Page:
Todd Maiden, FreightWaves
The strike planned for Monday by the Teamsters of Yellow Corp., a less-than truckload carrier, will not take place. Central States Funds has agreed to extend health benefits for employees of YRC Freight and Holland.
Yellow has now 30 days to make up the $50 million in unpaid benefits. The Teamsters stated that they expect the company to pay the $50 million within two weeks.
The statement stated that 'the intense discussions between Teamsters Leadership and Central States convinced fund trustees of their previous decision to reverse their earlier decision that health benefits would be terminated on July 23, if Yellow remained in delinquent'.
Yellow and the Teamsters appear to be heading back to the table.
The union's negotiation committee will meet Yellow representatives in Washington, D.C. on Sunday night to'review the state of Yellow and the current contract'
The release stated that 'while the Teamsters and Yellow are sitting down, Central States' reversal will keep health benefits paid for now and the hardworking Teamsters at work'.
In recent months the two parties were unable to agree on a proposed operation change that was deemed crucial to the carrier's survival. Yellow has lost market share through this process as shippers, 3PLs and other parties have diverted freight from the company. They are worried about its ability to stay open.
Yellow's failure to pay Central States Funds the contractually-required benefits last weekend was the breaking point. The cash-strapped, debt-laden company had previously requested to defer payments with interest. Central States had granted similar requests in the past.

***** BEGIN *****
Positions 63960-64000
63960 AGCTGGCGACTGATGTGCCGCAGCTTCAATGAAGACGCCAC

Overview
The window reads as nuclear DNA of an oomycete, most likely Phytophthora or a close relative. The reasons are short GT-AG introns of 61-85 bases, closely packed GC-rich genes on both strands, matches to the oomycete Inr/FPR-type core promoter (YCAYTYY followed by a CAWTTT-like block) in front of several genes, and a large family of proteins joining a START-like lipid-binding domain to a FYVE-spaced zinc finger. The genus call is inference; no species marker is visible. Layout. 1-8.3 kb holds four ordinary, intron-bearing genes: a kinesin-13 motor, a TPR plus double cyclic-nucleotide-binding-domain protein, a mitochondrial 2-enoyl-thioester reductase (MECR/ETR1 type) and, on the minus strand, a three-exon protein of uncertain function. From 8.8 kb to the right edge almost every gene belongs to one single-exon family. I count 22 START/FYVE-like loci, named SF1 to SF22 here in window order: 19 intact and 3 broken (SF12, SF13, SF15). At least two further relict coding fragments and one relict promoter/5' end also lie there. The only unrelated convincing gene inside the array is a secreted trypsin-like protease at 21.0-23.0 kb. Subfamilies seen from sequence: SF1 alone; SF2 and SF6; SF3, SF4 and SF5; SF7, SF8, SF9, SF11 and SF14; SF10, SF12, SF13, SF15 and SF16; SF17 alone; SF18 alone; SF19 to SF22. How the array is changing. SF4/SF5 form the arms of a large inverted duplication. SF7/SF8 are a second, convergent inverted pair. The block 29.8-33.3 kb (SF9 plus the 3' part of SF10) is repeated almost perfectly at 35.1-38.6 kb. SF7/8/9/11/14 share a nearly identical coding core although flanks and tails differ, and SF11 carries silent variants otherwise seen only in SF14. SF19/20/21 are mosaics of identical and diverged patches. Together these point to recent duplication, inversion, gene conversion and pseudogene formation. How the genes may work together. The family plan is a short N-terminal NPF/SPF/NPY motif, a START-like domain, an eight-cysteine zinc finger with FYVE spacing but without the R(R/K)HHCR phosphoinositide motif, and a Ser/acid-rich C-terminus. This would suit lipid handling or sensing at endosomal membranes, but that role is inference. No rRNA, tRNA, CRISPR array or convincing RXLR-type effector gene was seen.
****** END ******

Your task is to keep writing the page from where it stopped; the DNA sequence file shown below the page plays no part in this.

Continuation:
The company lost an appeal in federal court Friday that would have prevented the Teamsters from going on strike. Prior to the extension granted on Sunday at the last minute, Teamsters from YRC Freight and Holland had been preparing for a strike due to the missed payments. This would have meant that they were without health insurance.
The pension fund was not mentioned. Yellow's participation to that fund is expected to end on Sunday.
Yellow's lawyer Marc Kasowitz told the court Friday that the situation for Yellow and its stakeholders was binary. If there is a strike, then the company will be gone. If a temporary strike is enjoined, then the company has a chance to survive.
The company's contribution to the second and third largest funds is still not clear. In a letter dated July 13, Yellow CEO Darren Hawkins told Teamsters General president Sean O'Brien that the company would not be able make these upcoming payments.
In a statement released on Sunday, O'Brien stated that 'our members at YRC Freight and Holland can't work without health insurance, and the Teamsters have worked tirelessly to prevent an immediate Yellow strike.' Central States made significant progress under the pressure of the union during these discussions, which were not easy. Our goal is to find a real solution, but this resolution today should serve as a reminder that our members are only capable of so much sacrifice.